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Fish Ladders

February 2011: View of the fish ladder in Longview, Wash., where steelheads swim up.

Image courtesy Tess McBride/USFWS (under CC by 2.0 license)

If you're a freshwater fish like a trout, the last thing you want to see is a dam. Dams prevent the upstream movement of juvenile fish to the waters where they'll spawn and live out the rest of their days. Environmentalists have long bemoaned the havoc dams can wreak. Enter fish ladders.

One of the most technologically advanced fish ladders is in Montana at the Thompson Falls hydroelectric plant on the Clark Fork River. It's the first full-length fish ladder in the continental U.S. designed specifically for bull trout, a threatened species. The $8 million, 72-foot (22-meter) high ladder has 48 steps that the fish may climb [sources: Holyoak, PPL Montana].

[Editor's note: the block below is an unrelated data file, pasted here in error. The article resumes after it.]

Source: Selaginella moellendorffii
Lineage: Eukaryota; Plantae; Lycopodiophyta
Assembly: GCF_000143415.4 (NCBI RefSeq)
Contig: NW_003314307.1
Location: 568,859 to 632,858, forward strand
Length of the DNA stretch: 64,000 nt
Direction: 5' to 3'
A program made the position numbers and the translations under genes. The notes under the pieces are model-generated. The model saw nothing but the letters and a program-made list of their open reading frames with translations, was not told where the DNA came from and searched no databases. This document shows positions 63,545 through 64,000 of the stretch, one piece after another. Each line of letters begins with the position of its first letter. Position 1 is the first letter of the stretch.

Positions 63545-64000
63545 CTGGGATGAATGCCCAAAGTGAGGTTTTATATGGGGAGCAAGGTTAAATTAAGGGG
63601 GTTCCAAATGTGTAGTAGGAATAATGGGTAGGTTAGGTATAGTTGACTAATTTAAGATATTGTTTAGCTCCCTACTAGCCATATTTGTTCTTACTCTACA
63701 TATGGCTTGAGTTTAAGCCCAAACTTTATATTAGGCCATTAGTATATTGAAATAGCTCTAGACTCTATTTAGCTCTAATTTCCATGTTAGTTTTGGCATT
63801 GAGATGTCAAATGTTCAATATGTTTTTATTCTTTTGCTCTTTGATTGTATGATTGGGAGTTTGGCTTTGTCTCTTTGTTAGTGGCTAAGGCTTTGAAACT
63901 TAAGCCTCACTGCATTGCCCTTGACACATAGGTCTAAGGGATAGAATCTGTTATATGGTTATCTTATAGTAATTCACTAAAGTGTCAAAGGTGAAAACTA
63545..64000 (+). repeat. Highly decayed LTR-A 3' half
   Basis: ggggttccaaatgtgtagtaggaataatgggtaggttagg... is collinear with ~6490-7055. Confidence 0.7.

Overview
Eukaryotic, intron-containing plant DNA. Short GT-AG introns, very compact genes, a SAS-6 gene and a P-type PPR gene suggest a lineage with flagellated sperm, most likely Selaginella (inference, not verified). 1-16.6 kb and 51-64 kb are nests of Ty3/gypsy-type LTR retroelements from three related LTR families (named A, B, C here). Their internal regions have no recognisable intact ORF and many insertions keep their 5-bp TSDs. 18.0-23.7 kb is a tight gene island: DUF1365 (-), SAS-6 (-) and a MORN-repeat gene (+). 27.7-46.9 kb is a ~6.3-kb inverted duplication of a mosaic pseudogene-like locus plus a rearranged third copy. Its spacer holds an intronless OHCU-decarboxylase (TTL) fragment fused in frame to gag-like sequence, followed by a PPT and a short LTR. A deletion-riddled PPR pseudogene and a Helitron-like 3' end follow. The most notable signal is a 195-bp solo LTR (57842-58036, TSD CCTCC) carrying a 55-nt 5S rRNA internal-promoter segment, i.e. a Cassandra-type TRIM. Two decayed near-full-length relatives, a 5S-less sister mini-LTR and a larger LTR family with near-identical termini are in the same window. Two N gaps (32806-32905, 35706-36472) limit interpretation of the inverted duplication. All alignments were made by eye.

Fish swimming upstream are attracted to the small opening at the base of the ladder by discharged water. They begin their ascent up the steel and concrete fish ladder, battling rushing water each step of the way. Each of the 48 steps, or pools, is about 5 feet (1.5 meters) wide and 6 to 10 feet (1.8 to 3 meters) long and has openings at the top and bottom. The fish eventually reach a 17-foot (5-meter) gathering pool and then a holding tank. Once inside the tank, scientists examine and tag the fish, which are then released above the dam [sources: Holyoak, PPL Montana].

Fish ladders don't always work as well as they're designed to though. A separate University of Massachusetts Amherst study found that only a small percentage of fish populations are safely passing through the dams researchers observed [source: Adams].

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